Whirling disease detected at commercial fishery in Lott Creek, Alberta

23/11/2018 Posted by admin

Whirling disease in fish has been found for the first time outside of Banff National Park in Alberta.

The Canadian Food Inspection Agency says it was detected on Oct. 6 in Lott Creek in Rocky View County north of Calgary.

The agency says it was also detected on Oct. 4 at a commercial fishery licensed by the Alberta government, but it did not say where the facility was located.

Watch below: FishPathogens长沙夜网’s video of a rainbow trout infected with myxobolus cerebralis, displaying typical signs of whirling disease.

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  • Whirling disease found in six more waterways around Banff National Park

  • Whirling disease found in Banff lake fish spreads to Bow River: CFIA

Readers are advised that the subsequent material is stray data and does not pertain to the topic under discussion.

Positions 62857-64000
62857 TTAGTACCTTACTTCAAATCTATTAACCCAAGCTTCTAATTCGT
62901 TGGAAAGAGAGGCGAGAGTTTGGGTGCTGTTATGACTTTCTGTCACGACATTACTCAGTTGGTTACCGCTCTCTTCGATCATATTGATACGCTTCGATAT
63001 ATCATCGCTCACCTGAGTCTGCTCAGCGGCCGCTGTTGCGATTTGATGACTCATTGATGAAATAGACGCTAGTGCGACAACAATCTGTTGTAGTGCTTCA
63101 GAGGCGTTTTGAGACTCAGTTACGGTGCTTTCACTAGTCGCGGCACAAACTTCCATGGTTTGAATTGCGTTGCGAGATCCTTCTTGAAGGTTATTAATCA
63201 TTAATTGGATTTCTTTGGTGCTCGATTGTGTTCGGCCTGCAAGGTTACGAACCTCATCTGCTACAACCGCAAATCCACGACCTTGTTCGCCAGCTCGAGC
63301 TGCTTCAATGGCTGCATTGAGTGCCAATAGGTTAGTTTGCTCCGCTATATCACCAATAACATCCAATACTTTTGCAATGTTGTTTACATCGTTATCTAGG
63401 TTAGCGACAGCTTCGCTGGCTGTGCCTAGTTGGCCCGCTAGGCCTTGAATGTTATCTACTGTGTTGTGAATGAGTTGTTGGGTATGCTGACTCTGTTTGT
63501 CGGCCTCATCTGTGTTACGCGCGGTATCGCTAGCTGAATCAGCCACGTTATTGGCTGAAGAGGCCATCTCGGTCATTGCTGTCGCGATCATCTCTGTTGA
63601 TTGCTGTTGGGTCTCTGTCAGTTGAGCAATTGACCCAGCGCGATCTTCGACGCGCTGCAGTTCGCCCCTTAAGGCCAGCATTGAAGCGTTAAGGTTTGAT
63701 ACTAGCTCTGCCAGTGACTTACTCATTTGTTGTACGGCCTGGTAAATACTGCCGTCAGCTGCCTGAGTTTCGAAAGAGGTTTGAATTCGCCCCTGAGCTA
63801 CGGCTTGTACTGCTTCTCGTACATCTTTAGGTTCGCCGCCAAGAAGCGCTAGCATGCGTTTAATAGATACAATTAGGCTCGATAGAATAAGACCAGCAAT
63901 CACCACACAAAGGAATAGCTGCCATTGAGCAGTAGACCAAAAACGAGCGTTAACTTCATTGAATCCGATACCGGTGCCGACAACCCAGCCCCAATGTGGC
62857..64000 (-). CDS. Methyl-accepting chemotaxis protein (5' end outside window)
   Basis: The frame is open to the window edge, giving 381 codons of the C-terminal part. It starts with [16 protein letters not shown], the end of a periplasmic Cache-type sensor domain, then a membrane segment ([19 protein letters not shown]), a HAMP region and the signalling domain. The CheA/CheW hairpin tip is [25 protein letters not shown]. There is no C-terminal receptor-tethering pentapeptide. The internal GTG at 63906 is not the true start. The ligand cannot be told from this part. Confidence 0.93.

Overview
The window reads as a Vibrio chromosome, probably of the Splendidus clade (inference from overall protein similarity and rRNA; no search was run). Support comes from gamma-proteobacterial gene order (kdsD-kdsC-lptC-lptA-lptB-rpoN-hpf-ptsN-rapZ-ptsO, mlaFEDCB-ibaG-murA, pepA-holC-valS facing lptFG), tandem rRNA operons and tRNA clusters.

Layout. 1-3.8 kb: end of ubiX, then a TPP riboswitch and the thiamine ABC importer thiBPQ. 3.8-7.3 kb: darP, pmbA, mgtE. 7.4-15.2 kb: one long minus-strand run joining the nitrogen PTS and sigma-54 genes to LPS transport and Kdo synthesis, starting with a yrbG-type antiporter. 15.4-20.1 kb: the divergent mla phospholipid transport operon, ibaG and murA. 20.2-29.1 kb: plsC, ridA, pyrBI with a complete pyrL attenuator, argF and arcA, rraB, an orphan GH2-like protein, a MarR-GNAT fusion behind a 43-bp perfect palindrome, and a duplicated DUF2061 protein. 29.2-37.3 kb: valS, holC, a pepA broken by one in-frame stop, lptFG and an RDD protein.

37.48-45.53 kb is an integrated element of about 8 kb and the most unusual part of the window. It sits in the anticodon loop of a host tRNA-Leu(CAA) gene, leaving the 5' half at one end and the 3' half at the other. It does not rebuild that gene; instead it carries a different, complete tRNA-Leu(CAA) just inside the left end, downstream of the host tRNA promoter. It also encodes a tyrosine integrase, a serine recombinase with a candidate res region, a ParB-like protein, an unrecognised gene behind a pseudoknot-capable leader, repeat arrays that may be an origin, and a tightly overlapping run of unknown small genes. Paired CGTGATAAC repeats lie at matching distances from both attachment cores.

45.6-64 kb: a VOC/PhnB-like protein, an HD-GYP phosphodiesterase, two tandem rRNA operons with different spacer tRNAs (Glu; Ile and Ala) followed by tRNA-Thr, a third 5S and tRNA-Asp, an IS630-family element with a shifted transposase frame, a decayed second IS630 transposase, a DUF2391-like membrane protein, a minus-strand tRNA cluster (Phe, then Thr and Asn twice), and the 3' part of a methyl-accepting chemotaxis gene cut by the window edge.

The disease was first detected in Johnson Lake in Banff National Park in late August and since then seven more cases have been found in the park.

    READ MORE: Whirling disease found in Banff lake fish spreads to Bow River

    Whirling disease poses no risk to humans and may cause infected fish to swim in a whirling pattern and then die prematurely.

    It can be transmitted to other water bodies through fish and equipment used for swimming, paddling, boating and fishing.

    File of fish infected with whirling disease.

    Colorado Parks & Wildlife

    CFIA says that more detections of the disease doesn’t mean it’s spreading.

    “Whirling disease may have been present for several years and the ongoing sampling will help determine the extent of the distribution and the most appropriate response,” the agency says on its website.

    Watch below from Aug. 28: A lake in Banff National Park has been closed to the public after a parasite that can be deadly to fish was detected. This is the first time whirling disease has been found in Canada. Mia Sosiak reports.